The most important thing is the warmth, joy and closeness gained by your spending this quiet time with your child. The ideas outlined are examples of what you can do with your child. What you choose to do depends on you, the parent and the individual child. Good Luck!!

Note: Any suggestions, tips or techniques to help your child feel more comfortable during medical experiences are not intended to replace speaking to your child’s doctor or other health professional.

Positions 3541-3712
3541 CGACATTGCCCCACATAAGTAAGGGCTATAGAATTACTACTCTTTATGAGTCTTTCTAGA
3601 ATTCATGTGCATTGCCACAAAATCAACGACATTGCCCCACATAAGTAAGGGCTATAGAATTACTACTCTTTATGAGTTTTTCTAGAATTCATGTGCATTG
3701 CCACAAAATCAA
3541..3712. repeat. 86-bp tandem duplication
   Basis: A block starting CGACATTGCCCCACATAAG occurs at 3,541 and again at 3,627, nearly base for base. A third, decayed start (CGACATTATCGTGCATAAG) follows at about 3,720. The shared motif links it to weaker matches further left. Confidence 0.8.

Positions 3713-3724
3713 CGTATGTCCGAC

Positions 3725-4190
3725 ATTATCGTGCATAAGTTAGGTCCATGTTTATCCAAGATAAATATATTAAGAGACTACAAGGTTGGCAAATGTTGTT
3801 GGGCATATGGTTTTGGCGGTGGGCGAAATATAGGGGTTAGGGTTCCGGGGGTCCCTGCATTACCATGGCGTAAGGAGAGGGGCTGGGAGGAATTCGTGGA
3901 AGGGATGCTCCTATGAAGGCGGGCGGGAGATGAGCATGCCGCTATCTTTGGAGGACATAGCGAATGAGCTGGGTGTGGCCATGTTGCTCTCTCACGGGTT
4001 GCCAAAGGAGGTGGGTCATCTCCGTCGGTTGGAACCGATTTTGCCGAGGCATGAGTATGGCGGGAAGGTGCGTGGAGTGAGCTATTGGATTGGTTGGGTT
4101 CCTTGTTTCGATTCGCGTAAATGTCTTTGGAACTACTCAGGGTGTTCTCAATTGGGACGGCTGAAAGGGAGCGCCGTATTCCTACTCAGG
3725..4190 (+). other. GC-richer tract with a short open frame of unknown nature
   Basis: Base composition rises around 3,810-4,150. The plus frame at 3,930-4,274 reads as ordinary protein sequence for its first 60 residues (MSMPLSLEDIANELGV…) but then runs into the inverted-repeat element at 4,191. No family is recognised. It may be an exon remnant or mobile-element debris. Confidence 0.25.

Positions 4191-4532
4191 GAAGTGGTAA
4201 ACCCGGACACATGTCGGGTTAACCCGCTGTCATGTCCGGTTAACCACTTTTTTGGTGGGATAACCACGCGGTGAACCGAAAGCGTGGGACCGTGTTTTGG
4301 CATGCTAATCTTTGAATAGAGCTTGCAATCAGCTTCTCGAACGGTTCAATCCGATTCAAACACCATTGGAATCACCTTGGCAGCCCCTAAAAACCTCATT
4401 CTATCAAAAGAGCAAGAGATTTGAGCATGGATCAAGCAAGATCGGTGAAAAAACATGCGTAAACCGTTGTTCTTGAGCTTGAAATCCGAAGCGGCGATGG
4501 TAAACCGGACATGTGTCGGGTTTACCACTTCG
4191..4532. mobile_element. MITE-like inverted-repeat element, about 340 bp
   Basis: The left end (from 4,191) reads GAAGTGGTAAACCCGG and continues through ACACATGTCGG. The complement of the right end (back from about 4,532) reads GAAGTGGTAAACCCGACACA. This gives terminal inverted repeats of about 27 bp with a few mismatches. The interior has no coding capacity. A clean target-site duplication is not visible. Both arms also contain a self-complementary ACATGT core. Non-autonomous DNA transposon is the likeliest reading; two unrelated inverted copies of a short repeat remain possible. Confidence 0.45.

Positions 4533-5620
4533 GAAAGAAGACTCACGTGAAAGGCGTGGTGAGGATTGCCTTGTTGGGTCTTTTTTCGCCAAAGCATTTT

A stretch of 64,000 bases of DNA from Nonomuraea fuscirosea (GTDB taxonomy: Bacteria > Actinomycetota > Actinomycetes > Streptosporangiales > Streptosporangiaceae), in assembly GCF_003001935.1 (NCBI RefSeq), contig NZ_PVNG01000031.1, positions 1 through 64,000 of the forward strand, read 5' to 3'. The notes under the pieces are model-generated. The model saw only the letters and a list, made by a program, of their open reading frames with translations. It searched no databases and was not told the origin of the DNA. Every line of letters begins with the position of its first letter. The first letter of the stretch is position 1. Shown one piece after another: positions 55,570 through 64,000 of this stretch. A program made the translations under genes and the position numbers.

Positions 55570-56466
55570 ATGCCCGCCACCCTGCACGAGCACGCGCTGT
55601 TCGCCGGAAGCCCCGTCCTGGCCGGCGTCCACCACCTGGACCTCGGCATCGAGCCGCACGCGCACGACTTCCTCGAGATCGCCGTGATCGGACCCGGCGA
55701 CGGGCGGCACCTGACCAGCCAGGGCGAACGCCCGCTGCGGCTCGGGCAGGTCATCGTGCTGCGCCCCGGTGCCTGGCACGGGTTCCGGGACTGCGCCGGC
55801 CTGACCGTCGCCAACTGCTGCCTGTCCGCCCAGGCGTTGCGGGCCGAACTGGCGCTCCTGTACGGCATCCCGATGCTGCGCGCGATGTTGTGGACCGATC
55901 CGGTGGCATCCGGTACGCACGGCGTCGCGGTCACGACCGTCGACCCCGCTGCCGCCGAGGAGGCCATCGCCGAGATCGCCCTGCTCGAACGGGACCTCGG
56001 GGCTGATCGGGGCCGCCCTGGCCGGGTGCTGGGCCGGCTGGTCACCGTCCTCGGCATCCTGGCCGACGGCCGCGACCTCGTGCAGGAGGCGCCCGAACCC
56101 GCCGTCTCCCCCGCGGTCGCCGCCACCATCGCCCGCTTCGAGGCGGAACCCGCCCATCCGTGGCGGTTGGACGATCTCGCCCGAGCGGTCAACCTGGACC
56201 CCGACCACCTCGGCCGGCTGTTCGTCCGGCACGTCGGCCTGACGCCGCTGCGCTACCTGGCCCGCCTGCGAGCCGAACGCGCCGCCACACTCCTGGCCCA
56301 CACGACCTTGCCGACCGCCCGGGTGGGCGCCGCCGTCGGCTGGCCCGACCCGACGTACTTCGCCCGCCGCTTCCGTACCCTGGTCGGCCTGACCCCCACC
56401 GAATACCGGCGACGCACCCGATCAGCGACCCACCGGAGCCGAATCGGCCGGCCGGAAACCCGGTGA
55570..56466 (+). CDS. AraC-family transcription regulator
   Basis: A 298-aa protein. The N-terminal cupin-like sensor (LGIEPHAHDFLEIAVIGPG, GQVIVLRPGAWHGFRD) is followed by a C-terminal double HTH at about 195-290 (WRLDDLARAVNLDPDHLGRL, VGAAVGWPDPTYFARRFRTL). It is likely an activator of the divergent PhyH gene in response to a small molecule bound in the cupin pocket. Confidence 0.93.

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Patricia Weiner, MS is presently an educational consultant and advocate for Children with Special Health Care Needs (CSHCN) and academic challenges. She works for The Making Headway Foundation, is a private consultant and faculty mentor for graduate students at Bank Street College of Education in New York. Over the past 35 years, she has worked as a special educator, child life specialist, health-education specialist and has been the administrator of several programs. She has presented nationally on education and child life, published articles and chapters in child life text books, and has received several awards for child advocacy for this population of children.